Half Man Half Biscuit, often abbreviated to “HMHB”, are an indie rock band from Birkenhead, England, active sporadically since the 1984, known for its satirical, sardonic, and sometimes surreal songs. The group consists of Nigel Blackwell (lead vocals, guitar), Neil Crossley (bass), Ken Hancock (lead guitar), and Carl Henry (drums). Throughout their career they have been signed to Probe Plus records.
The band’s first single, The Trumpton Riots, topped the British Independent Chart in 1986, and they went on to perform a set at the Glastonbury Festival, rapidly becoming tipped as the ‘next big thing’. Their sound at the time was very much in the post-punk tradition, with similarities to Josef K or The Fall. After the first record, someone in the band learnt to tune a guitar, which some feel removed something of the particular character of the music. So, as their second single “Dickie Davies Eyes” entered the national top 40, lead singer Nigel Blackwell announced his retirement claiming that rock and roll success had led to him missing too much daytime television. 1986 saw the release of a compilation album and Nigel’s return to the dole.
The band reformed in 1990, beginning to tour and give interviews. Their third album, McIntyre, Treadmore And Davitt, showed a move forwards in terms of musical technique, and a wider musical palette. Since then, the band have produced a new album every two or three years, and remain a much loved fixture on the British music scene.
Half Man Half Biscuit were long championed by DJ John Peel, for whom they recorded twelve sessions before Peel’s death in 2004, and it was on his programme in 1990 that the band announced their return.
The band played live more and more infrequently, preferring one-off gigs to tours, driving home each night to sleep in their own beds and arranging concerts to coincide with Tranmere Rovers’ away fixtures, a football team supported by Neil and Nigel. Half Man Half Biscuit famously turned down the chance to appear on seminal 80s rock show The Tube, as Tranmere were playing that night, even though Channel Four offered to fly them by helicopter to the game following their take in the studio.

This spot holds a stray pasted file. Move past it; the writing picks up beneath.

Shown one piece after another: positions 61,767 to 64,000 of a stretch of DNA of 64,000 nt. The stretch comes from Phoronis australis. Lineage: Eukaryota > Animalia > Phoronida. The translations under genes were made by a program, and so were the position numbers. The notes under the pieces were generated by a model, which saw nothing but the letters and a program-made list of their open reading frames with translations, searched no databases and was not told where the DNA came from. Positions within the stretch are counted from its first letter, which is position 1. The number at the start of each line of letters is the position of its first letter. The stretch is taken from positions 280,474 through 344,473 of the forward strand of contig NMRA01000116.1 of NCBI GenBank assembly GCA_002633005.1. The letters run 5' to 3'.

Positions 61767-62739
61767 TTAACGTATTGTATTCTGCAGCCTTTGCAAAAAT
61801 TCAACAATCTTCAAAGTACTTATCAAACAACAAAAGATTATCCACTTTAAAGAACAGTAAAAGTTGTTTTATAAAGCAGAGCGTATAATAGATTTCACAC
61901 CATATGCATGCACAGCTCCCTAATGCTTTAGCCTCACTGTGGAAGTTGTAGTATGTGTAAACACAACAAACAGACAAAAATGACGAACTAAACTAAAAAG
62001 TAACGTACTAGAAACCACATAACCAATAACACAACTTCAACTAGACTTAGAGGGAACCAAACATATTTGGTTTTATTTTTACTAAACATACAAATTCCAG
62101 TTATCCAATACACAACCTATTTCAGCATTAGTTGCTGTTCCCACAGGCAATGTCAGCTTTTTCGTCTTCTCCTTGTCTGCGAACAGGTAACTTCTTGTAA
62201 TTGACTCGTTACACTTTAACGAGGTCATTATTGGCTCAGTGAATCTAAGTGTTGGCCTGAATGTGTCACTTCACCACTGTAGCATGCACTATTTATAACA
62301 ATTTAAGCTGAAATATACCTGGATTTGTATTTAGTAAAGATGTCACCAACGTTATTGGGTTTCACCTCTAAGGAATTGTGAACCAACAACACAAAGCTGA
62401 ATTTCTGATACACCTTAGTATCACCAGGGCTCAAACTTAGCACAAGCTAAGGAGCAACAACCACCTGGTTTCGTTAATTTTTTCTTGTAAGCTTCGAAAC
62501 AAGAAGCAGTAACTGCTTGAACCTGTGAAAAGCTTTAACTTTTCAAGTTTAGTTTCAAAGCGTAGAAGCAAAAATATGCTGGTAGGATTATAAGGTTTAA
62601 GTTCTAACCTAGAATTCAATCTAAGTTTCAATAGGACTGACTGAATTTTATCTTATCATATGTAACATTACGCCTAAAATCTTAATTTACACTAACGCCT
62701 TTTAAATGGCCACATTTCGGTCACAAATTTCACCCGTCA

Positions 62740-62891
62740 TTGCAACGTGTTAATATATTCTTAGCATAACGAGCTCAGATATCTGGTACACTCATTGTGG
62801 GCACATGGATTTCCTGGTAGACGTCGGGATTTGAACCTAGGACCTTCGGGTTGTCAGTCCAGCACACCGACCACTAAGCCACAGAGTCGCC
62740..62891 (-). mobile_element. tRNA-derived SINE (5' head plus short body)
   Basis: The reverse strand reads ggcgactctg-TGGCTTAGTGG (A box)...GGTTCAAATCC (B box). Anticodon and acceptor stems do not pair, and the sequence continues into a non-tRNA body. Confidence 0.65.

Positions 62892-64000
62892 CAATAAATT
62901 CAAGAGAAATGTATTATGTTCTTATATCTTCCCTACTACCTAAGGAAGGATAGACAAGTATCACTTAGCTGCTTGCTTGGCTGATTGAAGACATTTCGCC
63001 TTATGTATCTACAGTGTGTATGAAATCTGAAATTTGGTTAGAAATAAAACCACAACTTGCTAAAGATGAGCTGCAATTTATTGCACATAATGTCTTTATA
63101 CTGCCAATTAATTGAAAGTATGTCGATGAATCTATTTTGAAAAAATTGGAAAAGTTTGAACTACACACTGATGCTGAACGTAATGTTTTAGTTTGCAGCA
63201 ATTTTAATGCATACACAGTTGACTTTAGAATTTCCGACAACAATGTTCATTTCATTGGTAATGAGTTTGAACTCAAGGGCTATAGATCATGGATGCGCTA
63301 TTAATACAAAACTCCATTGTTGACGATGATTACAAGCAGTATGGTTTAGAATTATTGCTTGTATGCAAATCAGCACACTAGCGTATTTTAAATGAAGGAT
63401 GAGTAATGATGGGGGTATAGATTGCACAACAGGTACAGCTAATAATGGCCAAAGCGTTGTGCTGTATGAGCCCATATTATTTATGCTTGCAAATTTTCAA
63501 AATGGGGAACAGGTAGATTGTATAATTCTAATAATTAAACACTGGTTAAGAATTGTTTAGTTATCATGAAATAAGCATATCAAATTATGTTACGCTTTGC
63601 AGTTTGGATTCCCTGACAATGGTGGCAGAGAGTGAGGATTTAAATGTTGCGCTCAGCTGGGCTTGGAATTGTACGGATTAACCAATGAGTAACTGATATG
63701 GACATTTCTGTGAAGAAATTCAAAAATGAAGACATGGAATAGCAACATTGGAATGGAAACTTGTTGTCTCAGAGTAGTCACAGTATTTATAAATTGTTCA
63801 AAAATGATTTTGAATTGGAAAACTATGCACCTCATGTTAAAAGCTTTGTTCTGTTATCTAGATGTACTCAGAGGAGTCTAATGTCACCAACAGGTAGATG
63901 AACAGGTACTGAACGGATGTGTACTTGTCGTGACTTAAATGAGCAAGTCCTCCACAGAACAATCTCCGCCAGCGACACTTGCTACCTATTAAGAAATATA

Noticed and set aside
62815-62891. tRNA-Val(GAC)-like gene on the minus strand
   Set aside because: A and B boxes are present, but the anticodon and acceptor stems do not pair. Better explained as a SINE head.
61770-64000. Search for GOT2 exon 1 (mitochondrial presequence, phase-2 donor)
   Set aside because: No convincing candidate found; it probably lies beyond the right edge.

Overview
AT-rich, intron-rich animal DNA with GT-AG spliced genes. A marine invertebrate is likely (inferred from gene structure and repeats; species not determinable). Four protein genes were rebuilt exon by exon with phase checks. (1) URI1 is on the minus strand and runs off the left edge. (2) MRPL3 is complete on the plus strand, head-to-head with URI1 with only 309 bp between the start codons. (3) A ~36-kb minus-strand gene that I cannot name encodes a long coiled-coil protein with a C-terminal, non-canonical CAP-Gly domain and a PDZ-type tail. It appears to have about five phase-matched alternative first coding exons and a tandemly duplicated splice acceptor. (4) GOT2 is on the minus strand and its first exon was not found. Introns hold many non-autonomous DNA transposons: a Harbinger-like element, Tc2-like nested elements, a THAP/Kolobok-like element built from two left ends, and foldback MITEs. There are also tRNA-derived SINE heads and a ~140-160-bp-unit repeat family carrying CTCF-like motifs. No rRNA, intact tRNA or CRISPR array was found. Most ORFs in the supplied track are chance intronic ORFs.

The band’s musical styles often parody popular genres, while their lyrics are dense with cultural allusions, usually to UK popular culture and geography (Blackwell often refers to North Wales, often in the context of hillwalking in Snowdonia; he also appears fond of Shropshire, East Anglia and Oxfordshire) or to the more obscure backwaters of the lower divisions of British or international football. Blackwell’s enthusiasm does not only encompass popular culture; to give just a few examples, explicit references to Sylvia Plath, the works of Thomas Hardy, and the Bible are all to be found in his lyrics. In the context of HMHB’s enthusiasm for football, Blackwell’s close resemblance to footballer Jaap Stam has been frequently commented upon.
As the nineties progressed Nigel’s love of blues and folk became more and more apparent both in musical style and lyrical references, as befits a group who perhaps more than any other record the minutiae of everyday life and culture. In 2002 Andy Kershaw dubbed them “the most authentic English folk group since The Clash”. Bassist Crossley’s musical tastes include many late-70s/early-80s new wave or post-punk bands, and at gigs HMHB have been heard to perform covers of tracks by acts as diverse as Joy Division, Tim Buckley, The Beach Boys and Tiffany.
Blackwell has also started making references to various fictional bands who appear not only on the sleeves of HMHB releases (for example “Joe Public And The General Consensus”) but also in the songs — a long essay on “Evil Gazebo” (and that band’s relationship to “Pankhurst”) appears on the liner notes of Trouble Over Bridgwater and both bands are mentioned in the songs. Assorted fake cover version acts have also been mentioned in HMHB songs such as “I Can’t Believe It’s Not Focus”. In interviews Nigel has alluded to the possibility of there being an HMHB tribute band called “It Ain’t Half Man, Mum”, most recently in a BBC Radio 3 interview with Andy Kershaw prior to summer 2007’s appearance at the Brampton Live folk festival, where they headlined on Saturday night. However as yet no one has come forward with any evidence to support the existence of said tribute act, and the likelihood is that the whole thing is one of Nigel’s own creations to amuse or confuse journalists and fans. The tribute band Half Arsed Half Biscuit do exist.
In 2001, Nigel Blackwell provided the voice over for a BP television advert.
The band’s first release since 2005’s album Achtung Bono is titled Csi:Ambleside, and was released on April 28, 2008.
In April 2010, the band’s 2005 song “Joy Division Oven Gloves” from Achtung Bono was the subject of a Facebook campaign to get it to #6 on the chart for 12 April 2010, in response to the rumoured closure of indie station BBC 6 Music. The song only peaked at #56 on 11 April 2010, but this was the first UK Top 75 chart appearance for the band in their history. It also reached No.3 in the Official Independent Singles chart the same week and was No.1 in the HMV UK Digital Downloads Top 40 Tracks on Friday 16 April, knocking Ultravox’s Vienna off the top - itself part of a separate Facebook campaign the previous week.